Flow Typechecking Gives Your Code Comments for Free

Setup: Installing Flow is simple. Once installed, to copy-paste the examples in this article, create a new directory and a new .js file. Then run
flow init
in the new directory to initalize the Flow typechecker server. Running
flow
will typecheck all javascript in that directory.

Take this code:


function addOrUpdateItems(payload) {
this.items = this.items.set(payload.id, payload);
}

What does it mean? Given this snippet, how much can you figure out about the larger context of this piece of code?

A big part of software development is reading other people’s code and piecing together a mental model of how it works. This is why we use quality comments — to help with others’ understanding.

Let’s add a quality comment to this snippet:


function addOrUpdateItems() {
// http://facebook.github.io/immutable-js/docs/#/Map/set
this.items = this.items.set(payload.id, payload);
}

By adding a link to some source material, it’s now clear that this.items is an Immutable.js map, saving the inheritor from having to look around in a constructor.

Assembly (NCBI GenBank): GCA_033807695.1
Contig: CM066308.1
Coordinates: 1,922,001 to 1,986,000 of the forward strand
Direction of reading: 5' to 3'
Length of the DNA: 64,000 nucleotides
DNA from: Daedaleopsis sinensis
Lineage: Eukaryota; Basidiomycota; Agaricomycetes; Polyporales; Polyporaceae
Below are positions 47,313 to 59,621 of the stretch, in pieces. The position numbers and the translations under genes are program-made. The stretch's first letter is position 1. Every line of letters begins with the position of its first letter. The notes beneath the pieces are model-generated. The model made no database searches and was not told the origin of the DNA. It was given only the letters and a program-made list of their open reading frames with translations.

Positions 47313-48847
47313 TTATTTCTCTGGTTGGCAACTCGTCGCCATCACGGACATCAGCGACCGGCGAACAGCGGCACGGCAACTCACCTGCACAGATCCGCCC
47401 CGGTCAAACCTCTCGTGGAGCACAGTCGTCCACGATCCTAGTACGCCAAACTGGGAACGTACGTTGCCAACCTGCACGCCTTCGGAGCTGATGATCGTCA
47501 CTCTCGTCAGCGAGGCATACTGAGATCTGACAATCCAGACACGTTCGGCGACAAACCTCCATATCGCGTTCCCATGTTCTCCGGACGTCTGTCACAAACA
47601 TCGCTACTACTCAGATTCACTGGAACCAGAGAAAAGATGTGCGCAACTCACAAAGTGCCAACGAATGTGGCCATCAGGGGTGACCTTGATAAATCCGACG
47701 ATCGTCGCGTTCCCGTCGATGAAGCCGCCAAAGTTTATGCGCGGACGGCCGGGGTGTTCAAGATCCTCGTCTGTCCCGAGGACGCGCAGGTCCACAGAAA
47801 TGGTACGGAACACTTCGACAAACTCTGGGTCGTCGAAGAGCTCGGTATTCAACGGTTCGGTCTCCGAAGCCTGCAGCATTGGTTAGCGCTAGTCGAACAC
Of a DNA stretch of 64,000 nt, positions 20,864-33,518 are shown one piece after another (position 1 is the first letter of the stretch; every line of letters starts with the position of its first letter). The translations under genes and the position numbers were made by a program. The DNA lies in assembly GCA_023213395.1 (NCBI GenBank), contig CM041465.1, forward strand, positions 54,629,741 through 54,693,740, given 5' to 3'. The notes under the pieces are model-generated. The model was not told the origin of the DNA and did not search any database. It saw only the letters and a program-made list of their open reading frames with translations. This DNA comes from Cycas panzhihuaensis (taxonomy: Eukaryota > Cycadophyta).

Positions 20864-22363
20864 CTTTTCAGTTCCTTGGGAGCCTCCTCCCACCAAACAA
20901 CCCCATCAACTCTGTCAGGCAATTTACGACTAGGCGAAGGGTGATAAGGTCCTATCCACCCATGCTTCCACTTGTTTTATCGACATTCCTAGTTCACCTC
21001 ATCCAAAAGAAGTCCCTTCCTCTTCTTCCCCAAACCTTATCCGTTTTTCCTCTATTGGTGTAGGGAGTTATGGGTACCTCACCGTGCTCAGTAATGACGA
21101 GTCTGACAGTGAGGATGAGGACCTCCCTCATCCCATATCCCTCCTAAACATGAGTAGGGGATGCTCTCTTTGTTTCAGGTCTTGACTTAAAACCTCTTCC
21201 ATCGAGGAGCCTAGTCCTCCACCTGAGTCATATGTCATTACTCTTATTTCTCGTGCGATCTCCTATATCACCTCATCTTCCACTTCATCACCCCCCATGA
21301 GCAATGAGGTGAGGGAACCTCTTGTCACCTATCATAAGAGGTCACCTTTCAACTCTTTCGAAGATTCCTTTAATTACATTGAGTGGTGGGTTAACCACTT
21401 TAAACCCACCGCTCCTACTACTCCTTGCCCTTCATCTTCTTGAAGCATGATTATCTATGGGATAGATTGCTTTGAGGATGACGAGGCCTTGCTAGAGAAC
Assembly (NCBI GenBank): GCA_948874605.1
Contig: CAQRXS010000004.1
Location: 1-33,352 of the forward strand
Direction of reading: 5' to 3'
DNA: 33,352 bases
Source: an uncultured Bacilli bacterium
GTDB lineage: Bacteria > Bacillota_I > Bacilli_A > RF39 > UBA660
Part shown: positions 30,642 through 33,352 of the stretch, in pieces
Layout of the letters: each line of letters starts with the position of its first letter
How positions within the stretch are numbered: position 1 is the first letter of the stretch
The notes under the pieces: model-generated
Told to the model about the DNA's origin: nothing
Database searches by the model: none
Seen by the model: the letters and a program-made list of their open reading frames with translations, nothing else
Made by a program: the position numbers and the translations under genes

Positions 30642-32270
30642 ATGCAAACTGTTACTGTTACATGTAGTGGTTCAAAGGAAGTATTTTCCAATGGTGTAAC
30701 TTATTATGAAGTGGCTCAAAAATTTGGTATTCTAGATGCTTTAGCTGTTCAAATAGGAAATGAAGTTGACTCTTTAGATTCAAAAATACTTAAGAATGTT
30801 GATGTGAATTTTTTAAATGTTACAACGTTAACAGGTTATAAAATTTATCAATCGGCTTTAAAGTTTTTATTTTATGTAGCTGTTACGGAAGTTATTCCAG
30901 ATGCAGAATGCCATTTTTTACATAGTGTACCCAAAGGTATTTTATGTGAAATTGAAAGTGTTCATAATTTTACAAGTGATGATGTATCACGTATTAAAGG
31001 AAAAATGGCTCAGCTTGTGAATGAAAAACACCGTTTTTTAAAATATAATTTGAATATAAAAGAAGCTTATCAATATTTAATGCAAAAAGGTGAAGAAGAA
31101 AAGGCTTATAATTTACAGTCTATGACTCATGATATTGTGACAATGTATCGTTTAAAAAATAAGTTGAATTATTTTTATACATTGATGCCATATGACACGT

But there’s more you can do to improve the grokking of code than just writing good comments. What about this code?


function addOrUpdateItems(payload: Object): void {
// http://facebook.github.io/immutable-js/docs/#/Map/set
this.items = this.items.set(payload.id, payload);
}

This is code with flow typechecking enabled. Instantly it’s more readable. It’s clear that the payload is an object and this function doesn’t return anything. But what are the attributes that make up the payload object?

Here’s a cool thing about Flow — you can define your own custom types. By defining custom types, you can document more of what is going on with your program to both a human reader of your code and the typechecker, who can help you catch errors.

For example, a feature request rolls in to change to how the addOrUpdateItems function works so that it does something different for each status of the payload, how could we write that only given the information above?

The answer is: we couldn’t. Even though the type annotations are handy, knowing that the payload is an object doesn’t help us all that much. We can guess that there’s an attribute status on that object, but we won’t know the datatype.

But, if we dig deeper with Flow and define a custom type for the payload


type Payload = {
id: number,
status: object,
name: string,
created_at: date,
updated_at: date,
}

function addOrUpdateItems(payload: Payload): void {
// http://facebook.github.io/immutable-js/docs/#/Map/set
this.items = this.items.set(payload.id, payload);
}

Now we’ve documented everything that’s in the payload object and saved ourselves from having to dig around and find out where the payload object receives its status attribute as well as what data type it is (I’ll be you thought status was a string!) Plus we get typechecking for free, so if we call addOrUpdateItems with and incorrect payload from anywhere in our code, we’ll know!

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